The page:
A Vow To Conquer Koko Head

Bob Hogue
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Wednesday - June 22, 2011
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I have to give credit to my friend Nick Winkey. He’s the one who gave me the inspiration to climb Koko Head.

I reconnected with Nick several months ago after he moved to the Islands to get involved in the tourism industry.

As background, he was one of the first prep football stars I ever featured in my long-running “High School Athlete of the Week” television segments. Three decades ago, Nick was a star running back on a Cedar Falls, Iowa, football team that also featured Rich Sheriff, the arena manager of the Stan Sheriff Center.

Now in his late 40s and feeling the physical challenges of approaching middle age, Nick wrote on his Facebook page that assaulting the 1,200-foot mountain of railroad stairs built in World War II at Koko Head Crater, now called Koko Head Regional Park, was quickly changing his life. “Hiked this mountain five times this week; it’s really hard ... but the results are worth the pain. I’ve lost 22 pounds in the past 17 days! On a roll and it feels great!”

The comment immediately caught my attention. I’m 57 years old now - and five knee operations, including one as recently as December, had made workouts difficult. I badly needed to lose weight, but I also needed a competitive challenge. Kokohead’s 1,048 stairs in an ever-steep climb - often called “a Stairmaster on steroids” - appeared to be an almost impossible task.


I had tried to hike the uneven railroad ties once before, years ago - I had made it about halfway. This time, I decided to reach my intended goal very slowly.

The first time, I stretched first and then counted up 100 steps - that’s it. Since I didn’t have a heart attack, I came back two days later, and made it 350 steps. The third time, I made it halfway or more than 500 heart-pumping steps - to the so-called railroad bridge where the open wooden beams are an intimidating and somewhat terrifying several feet off the ground.

That was good enough for the first week. Already, I could see the pounds coming off. More importantly, my legs felt great and my knees didn’t hurt.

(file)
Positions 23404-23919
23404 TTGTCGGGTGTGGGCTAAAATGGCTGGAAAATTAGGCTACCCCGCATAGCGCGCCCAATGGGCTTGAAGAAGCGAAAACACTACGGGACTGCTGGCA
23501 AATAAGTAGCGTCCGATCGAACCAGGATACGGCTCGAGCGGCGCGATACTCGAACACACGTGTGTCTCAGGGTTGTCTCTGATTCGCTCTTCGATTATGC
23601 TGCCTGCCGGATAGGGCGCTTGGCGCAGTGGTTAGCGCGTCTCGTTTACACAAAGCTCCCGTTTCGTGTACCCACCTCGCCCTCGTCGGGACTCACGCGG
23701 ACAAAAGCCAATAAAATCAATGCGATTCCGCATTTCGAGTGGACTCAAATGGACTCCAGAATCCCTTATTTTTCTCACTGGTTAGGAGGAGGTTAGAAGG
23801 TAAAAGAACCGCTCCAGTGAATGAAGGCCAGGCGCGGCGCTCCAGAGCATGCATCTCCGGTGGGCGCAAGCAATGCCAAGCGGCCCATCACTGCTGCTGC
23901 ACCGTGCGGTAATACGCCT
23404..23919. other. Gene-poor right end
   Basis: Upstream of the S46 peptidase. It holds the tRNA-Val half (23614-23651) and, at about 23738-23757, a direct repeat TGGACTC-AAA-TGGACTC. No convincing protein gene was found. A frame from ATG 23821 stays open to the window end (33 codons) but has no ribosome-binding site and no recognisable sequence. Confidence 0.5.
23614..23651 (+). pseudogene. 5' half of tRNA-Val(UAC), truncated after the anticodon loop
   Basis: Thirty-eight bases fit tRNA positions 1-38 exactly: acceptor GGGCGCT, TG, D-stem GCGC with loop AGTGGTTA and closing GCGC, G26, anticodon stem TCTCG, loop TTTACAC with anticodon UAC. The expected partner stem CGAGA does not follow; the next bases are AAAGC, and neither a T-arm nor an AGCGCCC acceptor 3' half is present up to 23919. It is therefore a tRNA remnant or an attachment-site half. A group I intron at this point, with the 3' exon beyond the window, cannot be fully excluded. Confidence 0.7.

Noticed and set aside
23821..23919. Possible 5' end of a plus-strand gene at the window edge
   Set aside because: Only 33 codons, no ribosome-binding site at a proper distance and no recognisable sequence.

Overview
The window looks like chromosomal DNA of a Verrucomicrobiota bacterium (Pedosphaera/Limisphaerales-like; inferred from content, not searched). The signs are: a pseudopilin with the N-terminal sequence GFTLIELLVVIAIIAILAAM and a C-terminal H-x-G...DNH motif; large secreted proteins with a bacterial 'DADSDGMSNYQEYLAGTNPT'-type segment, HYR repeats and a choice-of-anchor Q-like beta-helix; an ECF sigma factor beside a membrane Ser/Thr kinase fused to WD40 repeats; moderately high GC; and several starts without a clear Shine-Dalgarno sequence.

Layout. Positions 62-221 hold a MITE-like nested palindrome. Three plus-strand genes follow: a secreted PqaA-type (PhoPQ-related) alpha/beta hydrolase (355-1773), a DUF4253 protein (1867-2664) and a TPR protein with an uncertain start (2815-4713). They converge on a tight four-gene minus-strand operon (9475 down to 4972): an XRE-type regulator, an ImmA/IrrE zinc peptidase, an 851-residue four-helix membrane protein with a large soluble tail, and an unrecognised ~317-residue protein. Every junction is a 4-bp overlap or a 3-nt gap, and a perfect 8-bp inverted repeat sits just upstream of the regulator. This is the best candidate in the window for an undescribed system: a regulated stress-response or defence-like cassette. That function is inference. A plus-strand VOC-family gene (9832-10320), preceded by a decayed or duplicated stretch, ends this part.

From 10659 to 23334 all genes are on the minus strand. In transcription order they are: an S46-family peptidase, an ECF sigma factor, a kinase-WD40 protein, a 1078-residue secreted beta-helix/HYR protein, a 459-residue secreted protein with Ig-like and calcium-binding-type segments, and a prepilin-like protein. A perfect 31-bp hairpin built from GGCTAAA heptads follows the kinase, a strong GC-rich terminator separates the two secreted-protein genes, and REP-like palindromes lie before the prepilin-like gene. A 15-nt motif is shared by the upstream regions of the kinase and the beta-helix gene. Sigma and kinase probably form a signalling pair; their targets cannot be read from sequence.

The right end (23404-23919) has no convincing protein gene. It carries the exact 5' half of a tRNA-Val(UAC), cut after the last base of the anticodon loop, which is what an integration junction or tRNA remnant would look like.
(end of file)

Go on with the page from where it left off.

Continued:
It’s important to note that after the bridge, the incline at Koko Kead increases tremendously. One fellow hiker called the process of going forward up the steep incline “like doing 500 lunges right after another.” I attacked this portion slowly and deliberately, sometimes taking only 10 to 20 stairs before briefly resting. I often felt that burning feeling in my thighs on the way up, and my calves on the way down. But over the next couple of weeks, I made it to the 600, 700, and 800-step level before turning back and making the steep descent to the bottom.

I learned a few things along the way: 1) remember your water, 2) think about whether you really want to do this in the heat of the mid-afternoon and 3) don’t get intimidated by the fact that you’ll see several in-shape 20-somethings making it to the top and back in a little over a half hour.


Three weeks after my first try, I texted family and close friends that today was finally the day. To show you how far I had come, I practically bounced my way up the first 100 steps. By the bridge, I was feeling great, sending picture messages at each milestone. With sweat pouring off me, but pacing myself for over an hour, I pushed my way to the top. A few times, I turned around and looked down - wow, what an incredible view.

But the last few steps were the best - it was as if the pounds were literally falling off. The old railroad stairs finally ceased as my counting passed 1,000. The last 100 feet is a twisting, dusty trail - and then the payoff is a cooling breeze and a thrillingly magnificent 360-degree view.

Happily, I asked a young couple at the top to take my photo, texted my family and friends triumphantly, and gave a shout out to Nick. He provided the inspiration and I provided the perspiration.

Yes, this old man had conquered Koko Head - and I felt younger already. I’ll be back.

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